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Andrade, Edward Neville da Costa


ANDRADE, EDWARD NEVILLE DA COSTA (1887–1971), British physicist and author, who established "Andrade's Laws," concerning the flow of metals. Andrade was born and educated in London, and graduated from University College. He worked in Manchester with Rutherford, measuring the wavelength of gamma rays. In 1935 he was elected a Fellow of the Royal Society. He served as an artillery officer in World War i and after the war became professor of physics at the Artillery College, Woolwich, and later head of the physics department of University College, London. In 1950 he was appointed director of the Royal Institution and of its Davy-Faraday Research Laboratory. He resigned in 1952 after basic differences with the governing body. He carried out research at the Imperial College of Science on the electrical properties of flames and on radioactivity, and on the viscosity of liquids (here, too, a law bears his name). He was a noted historian of science, with special interest in Isaac Newton and Robert Hooke. His books, both scientific and popular, include Structure of the Atom (1923), The Mechanism of Nature (1930), The Atom and Its Energy (1947), Sir Isaac Newton (1954), Physics for the Modern World (1963), Rutherford and the Nature of the Atom (1964), and Poems and Songs (1949).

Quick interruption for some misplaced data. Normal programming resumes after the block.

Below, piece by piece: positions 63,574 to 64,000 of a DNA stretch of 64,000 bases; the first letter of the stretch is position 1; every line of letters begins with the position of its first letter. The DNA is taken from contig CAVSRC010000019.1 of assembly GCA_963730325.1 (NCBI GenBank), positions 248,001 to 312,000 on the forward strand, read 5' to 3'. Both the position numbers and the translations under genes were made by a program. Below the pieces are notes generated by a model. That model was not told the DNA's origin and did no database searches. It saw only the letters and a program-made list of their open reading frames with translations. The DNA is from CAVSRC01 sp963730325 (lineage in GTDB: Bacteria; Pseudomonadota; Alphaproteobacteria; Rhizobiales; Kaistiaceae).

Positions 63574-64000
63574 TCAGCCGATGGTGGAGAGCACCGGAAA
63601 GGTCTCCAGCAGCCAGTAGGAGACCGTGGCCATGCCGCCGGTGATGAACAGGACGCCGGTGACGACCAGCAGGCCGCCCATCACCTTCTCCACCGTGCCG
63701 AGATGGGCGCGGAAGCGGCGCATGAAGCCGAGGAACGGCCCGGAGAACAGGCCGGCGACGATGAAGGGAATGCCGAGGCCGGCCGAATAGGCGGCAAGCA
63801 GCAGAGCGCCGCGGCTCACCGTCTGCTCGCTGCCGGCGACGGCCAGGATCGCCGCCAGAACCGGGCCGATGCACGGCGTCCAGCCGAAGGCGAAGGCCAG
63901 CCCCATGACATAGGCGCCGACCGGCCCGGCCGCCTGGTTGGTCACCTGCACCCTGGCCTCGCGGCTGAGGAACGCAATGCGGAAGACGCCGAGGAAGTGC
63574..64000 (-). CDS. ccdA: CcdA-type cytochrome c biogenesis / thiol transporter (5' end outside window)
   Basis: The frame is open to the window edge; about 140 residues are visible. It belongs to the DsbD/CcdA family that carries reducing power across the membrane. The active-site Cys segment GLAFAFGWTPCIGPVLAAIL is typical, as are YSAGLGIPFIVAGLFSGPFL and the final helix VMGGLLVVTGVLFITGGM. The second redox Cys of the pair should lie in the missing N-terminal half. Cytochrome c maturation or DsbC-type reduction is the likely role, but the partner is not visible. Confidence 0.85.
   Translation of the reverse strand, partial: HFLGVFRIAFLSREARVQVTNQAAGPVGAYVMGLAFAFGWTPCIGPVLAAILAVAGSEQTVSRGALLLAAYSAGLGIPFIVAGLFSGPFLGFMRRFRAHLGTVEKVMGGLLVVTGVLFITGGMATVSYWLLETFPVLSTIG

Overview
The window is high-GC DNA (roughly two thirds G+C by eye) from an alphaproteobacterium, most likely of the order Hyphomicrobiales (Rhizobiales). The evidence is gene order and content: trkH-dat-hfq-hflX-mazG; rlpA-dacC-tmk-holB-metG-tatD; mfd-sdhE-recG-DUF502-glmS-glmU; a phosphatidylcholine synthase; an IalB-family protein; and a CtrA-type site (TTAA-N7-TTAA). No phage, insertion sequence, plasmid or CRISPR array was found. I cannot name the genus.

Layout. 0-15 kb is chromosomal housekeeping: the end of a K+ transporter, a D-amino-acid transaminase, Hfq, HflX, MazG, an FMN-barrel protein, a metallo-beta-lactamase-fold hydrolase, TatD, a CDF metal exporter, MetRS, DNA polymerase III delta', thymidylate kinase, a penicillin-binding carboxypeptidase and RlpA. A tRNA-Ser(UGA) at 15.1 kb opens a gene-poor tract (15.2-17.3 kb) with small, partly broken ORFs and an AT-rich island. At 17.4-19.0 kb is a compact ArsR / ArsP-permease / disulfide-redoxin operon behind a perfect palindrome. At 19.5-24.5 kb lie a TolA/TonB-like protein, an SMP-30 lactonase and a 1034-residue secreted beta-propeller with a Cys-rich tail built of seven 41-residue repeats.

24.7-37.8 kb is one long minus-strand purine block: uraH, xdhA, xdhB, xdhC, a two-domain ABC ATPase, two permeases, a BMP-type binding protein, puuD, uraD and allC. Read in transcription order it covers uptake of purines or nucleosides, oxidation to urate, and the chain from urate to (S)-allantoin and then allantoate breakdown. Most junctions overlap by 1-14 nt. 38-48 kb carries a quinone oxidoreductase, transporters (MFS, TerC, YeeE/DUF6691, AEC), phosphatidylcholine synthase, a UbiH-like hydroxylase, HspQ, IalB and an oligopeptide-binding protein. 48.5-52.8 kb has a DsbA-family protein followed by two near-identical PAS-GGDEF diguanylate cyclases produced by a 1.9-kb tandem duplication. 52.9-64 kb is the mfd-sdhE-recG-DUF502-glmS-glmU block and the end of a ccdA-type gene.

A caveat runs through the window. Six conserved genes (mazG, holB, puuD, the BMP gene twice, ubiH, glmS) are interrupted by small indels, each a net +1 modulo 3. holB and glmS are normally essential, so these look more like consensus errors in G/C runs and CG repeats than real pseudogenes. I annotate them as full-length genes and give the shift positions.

[Samuel Aaron Miller]

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